Friday, February 29, 2008

Dixon Sees Good Signs On Horizon

Dixon Sees Good Signs On Horizon
By Melissa Murphy/Staff Writer
Article Launched: 02/29/2008

From Pepper the sheep, to a racetrack proposal, to a Mediterranean fruit fly invasion, to the opening of a new high school, Dixon has been through interesting times recently.

"We rode a wave of optimism during a time of an unsteady economy," said Mayor Mary Ann Courville Thursday during her annual "State of the City" address.

• Pepper the sheep caught worldwide attention when a neighbor complained about her living in a residential back yard, however the sheep was allowed to stay.

• Dixon voters were able to voice their opposition to a proposed horse racetrack.

• Unwanted visitors arrived late last year in the form of Mediterranean fruit flies, forcing a quarantine that could be lifted this spring.

• A deteriorating high school on East A Street finally was replaced with a brand new high school just outside of downtown.

The city has had some major ups and downs, but there are bright spots on the horizon, the mayor said.

Courville highlighted that Genentech will be building a research facility in Dixon, a $75 million project. Dixon is also inching closer to having a train stop in the city and recently received a $1.33 million grant to improve its railroad tracks and pedestrian platform.

One downside is that the Central Valley Regional Water Quality Control Board has fined the city $220,000 for noncompliance of a Cease and Desist Order. The city is in the process of appealing that fine.

There was also a tragic homicide that shook the city.

Police Chief Don Mort, however, reassured residents that Dixon is still a safe city. Christina Baxley, 41, was gunned down in November just outside the apartment complex where she lived.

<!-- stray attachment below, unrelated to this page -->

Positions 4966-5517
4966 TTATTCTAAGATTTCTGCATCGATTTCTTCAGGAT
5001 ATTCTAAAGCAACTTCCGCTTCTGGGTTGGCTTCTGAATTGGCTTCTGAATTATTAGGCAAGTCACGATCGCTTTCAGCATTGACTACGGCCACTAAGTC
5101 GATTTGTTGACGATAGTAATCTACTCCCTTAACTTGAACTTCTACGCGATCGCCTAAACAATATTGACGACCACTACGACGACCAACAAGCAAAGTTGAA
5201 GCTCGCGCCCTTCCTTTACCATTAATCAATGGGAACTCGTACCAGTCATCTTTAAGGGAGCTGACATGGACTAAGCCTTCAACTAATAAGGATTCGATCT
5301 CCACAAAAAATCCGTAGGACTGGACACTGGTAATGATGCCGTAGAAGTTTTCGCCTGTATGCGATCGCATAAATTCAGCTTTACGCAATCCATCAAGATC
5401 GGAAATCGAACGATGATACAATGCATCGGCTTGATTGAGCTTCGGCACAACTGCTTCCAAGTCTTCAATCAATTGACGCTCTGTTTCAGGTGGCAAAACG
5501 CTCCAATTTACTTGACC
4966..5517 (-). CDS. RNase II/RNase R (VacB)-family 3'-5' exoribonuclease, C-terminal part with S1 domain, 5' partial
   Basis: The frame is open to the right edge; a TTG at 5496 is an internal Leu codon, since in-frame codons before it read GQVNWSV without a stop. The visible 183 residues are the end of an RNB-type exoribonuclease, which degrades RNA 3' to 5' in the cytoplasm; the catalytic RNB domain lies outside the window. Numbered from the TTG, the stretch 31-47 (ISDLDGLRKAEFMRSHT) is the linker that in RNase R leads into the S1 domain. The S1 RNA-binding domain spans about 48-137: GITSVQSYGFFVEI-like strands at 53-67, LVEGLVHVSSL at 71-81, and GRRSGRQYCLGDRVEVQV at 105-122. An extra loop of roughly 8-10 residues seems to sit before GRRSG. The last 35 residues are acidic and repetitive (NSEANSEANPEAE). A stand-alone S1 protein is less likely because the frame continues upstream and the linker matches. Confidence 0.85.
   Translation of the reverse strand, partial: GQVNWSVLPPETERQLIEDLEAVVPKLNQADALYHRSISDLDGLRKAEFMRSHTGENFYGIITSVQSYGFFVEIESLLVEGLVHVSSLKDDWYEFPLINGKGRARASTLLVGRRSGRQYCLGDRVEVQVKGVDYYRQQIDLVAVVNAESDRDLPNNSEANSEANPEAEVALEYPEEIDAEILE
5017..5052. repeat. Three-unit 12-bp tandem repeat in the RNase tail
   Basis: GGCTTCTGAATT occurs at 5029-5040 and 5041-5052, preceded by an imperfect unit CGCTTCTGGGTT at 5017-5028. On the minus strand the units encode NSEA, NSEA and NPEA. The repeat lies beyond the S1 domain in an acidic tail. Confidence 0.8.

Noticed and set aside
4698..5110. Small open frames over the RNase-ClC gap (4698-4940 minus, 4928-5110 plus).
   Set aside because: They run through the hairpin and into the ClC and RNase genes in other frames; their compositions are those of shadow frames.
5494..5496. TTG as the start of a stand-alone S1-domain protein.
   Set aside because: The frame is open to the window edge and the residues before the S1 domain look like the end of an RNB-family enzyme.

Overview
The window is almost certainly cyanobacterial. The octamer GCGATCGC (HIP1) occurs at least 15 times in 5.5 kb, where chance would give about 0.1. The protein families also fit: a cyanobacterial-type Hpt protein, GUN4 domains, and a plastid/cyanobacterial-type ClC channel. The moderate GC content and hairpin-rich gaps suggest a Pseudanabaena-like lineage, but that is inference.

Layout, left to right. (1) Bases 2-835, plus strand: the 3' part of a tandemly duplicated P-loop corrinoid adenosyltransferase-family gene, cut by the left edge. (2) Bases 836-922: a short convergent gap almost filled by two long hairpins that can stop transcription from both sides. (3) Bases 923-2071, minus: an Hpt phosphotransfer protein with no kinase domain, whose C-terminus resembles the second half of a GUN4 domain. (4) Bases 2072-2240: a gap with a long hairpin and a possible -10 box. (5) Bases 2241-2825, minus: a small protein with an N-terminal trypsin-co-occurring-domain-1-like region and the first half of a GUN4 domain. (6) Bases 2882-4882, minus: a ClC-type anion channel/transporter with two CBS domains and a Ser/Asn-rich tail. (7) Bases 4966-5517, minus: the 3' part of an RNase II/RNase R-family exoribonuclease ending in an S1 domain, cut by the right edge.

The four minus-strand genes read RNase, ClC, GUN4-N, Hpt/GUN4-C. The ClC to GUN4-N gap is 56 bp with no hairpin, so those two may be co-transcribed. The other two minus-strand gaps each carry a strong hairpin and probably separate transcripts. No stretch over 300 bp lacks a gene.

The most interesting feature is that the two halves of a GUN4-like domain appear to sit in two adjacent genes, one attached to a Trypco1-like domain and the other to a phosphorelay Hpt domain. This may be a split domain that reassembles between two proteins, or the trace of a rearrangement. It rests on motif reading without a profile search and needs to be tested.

Mort said Baxley's murder was the sixth in the city in 17 years.

"We're not immune to crime," he said. "We are still a safe community."

This year, Mort has challenged, teachers, parents, students and the rest of the community to help the city have an incident-free prom night.

In the near future, residents will be receiving blue collection bins for Dixon's first curbside recycling service. The city will also celebrate the 95th anniversary of public library service. District Librarian Gregg Atkins said he continues to explore options of moving the library to a newer and more spacious facility.

Meanwhile, Dixon is still sitting pretty good financially and is economically outperforming other cities in the state and locally outperforming the trends, according to Economic Development Director Mark Heckey. And, the city is still looking into ways it can develop its Northeast Quadrant to bring in more revenue for the city, he said.

Courville reassured the city that financially the city is doing OK, but that staff is proceeding with caution.

"The city is never completely safe," she said. "But know the City Council is always committed to serving the community. To have the quality of life here that we love and enjoy, our strength lies in our unity to make Dixon the best it can be."

Melissa Murphy can be reached at

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